The Interview: Celebrating 60 and two decades of worldwide growth

Sir Martin Sorrell, Chief Executive Of WPP

Twenty years ago this summer Sir Martin Sorrell embarked on one of 1985's more unlikely sounding ventures, even for the go-go years of the Thatcher boom.

Twenty years ago this summer Sir Martin Sorrell embarked on one of 1985's more unlikely sounding ventures, even for the go-go years of the Thatcher boom.

As plain Martin Sorrell he took control of a company with a £1m market value, which made teapots and wire baskets for supermarkets, with a plan to use it to build a multinational advertising and marketing group.

Two decades later WPP has a market value of £7.7bn and Sir Martin, knighted in 2000, has just celebrated his 60th birthday.

Widely considered to have been close to collapse in the recession of the early 1990s, WPP survived to become one of the biggest success stories in British business, and there is more to come.

"I can't conceive of myself retiring," says Sir Martin, who spent nine years as finance director at Saatchi & Saatchi before deciding that taking orders from Charles and Maurice was no longer for him.

"I was 40 years old, I had a bad attack of the male menopause, I think it's called the andropause. I always wanted to run my own company and I knew I had to do it by the time I was 40. I wanted to find a small shell company that was a profitable base for us. WPP had a manufacturing business, no debt, freehold property and a management that I described as 'mature but not senile'."

The WPP that Sir Martin came to dominate is renowned as an acquisition machine, having bought some of the best-known advertising agencies, marketing groups and public relations companies around. Sir Martin, as well as being uniquely accessible for a FTSE 100 chief executive, is also probably the best connected. WPP is a broad church, it has a client relationship of some sort with nearly all the globe's major businesses and, perhaps most importantly, the people who run them.

Sir Martin, sitting at the apex of all of this, gleans a unique amount of knowledge about trends in businesses, markets and populations. His skill appears to be fitting all these pieces together for the benefit of clients and, crucially, for the benefit of WPP as well. "I like to think about things," he says.

Knowledge itself, however, no longer equates to power, reckons Sir Martin, reflecting on Sir Francis Bacon's famous saying. "Information is available to everybody so freely these days, thanks to things like the internet. But it's whether you use that information effectively that counts."

And if you can, then there is a virtuous upwards spiral to be enjoyed. "You get access on the basis of ability to do things. In advertising, you don't have to wait for Buggins' turn."

Sir Martin himself is a member of that group of constantly restless human beings who are so driven and focused that the conventional notion of a private life is rather irrelevant.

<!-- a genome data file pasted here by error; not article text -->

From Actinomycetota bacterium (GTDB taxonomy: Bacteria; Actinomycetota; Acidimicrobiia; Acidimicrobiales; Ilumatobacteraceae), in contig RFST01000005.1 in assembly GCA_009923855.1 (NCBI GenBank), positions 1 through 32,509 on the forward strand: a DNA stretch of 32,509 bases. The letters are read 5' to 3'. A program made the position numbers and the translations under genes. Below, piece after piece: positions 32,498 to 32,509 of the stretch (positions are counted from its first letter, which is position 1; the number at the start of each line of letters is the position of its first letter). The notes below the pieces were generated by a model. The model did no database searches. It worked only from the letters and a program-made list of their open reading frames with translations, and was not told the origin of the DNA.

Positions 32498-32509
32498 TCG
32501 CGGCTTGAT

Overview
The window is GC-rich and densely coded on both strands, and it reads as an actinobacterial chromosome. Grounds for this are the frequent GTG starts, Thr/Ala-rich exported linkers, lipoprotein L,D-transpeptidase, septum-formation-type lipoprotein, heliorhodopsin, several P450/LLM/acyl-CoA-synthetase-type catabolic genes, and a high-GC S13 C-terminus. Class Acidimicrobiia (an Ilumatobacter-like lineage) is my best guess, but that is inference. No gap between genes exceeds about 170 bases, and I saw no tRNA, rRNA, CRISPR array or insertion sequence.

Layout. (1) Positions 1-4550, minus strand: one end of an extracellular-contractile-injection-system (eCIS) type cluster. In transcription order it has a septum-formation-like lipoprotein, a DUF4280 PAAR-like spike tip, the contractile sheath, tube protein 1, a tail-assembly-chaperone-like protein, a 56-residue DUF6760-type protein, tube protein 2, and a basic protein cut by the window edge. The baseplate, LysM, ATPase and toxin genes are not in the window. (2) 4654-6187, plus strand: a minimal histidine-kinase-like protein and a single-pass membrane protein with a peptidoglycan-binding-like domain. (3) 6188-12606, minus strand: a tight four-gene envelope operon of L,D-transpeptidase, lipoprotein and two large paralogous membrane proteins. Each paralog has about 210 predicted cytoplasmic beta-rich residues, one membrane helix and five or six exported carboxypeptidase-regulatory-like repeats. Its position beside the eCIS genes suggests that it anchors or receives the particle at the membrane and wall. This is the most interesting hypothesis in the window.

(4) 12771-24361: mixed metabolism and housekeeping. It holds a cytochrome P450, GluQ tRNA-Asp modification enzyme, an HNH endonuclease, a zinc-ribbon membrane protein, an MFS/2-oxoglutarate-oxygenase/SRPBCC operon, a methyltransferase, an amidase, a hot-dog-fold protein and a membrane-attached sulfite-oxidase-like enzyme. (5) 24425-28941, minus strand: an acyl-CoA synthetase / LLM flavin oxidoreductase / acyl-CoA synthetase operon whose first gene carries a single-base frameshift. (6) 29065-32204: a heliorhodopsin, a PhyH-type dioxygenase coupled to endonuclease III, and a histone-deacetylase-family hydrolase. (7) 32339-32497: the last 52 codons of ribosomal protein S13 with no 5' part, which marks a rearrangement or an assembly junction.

"I don't regard this as being work. That's the difference between somebody who founds a business and somebody that manages it or is a hired hand. I don't regard myself as a manager. I always think of the Bill Shankly quote about football not being a matter of life and death, it's more important than that. It's the same with WPP.

"If you start something, you have an emotional attachment. It is a lot of money to me. It's where my wealth is."

It is, in fact, worth £95m. That is the value of Sir Martin's stake in the business. Until last week he had never cashed in any of the multitude of share option plans he had been granted over the years, but a £9m tax bill and a rearrangement of his employment status has changed that. For the first time in years Sir Martin is to be employed directly by WPP rather than through a service company, an arrangement that has lost its fiscal perks. But his new contract from 1 April will not have any notice period, reflecting his personal attachment to the company. That said, if the company's other shareholders get fed up with him, they can boot him out without compensation. There will be no payment for failure.

Educated at Haberdashers' Aske's School and Christ's College, Cambridge, Sir Martin did an MBA at Harvard before working for Mark McCormack, the legendary sports agent, in the early 1970s, before ending up at Saatchi & Saatchi in 1977.

WPP was one of the quickest multinational creations of the 1980s. "In the 1980s we bought J Walter Thompson in 1987, which was 13 times our size. We then bought Ogilvy & Mather in 1989, which was twice our size. We then retrenched in the early 1990s and then grew organically during the rest of the 1990s and then started expanding through acquisition again in the new century, with Young & Rubicam in 2000 and Grey Global last year."

So where is WPP going now? "In 5 to 10 years you will see more Asian business in WPP, more Latin America, Africa, Eastern Europe and the Middle East, and more marketing services, and in media with more measurable results, including the internet, which I see as an opportunity, not a threat."

Life and Style
Customers can get their caffeine fix on the move
food + drink
Life and Style
techCould new invention save millions in healthcare bills?
Voices
Mosul dam was retaken with the help of the US
voicesRobert Fisk: Barack Obama is following the jihadists’ script
Arts and Entertainment
Loaded weapon: drugs have surprise side effects for Scarlett Johansson in Luc Besson’s ‘Lucy’
filmReview: Lucy, Luc Besson's complex thriller
PROMOTED VIDEO
News
peoplePamela Anderson rejects ice bucket challenge because of ALS experiments on animals
Life and Style
food + drink
Arts and Entertainment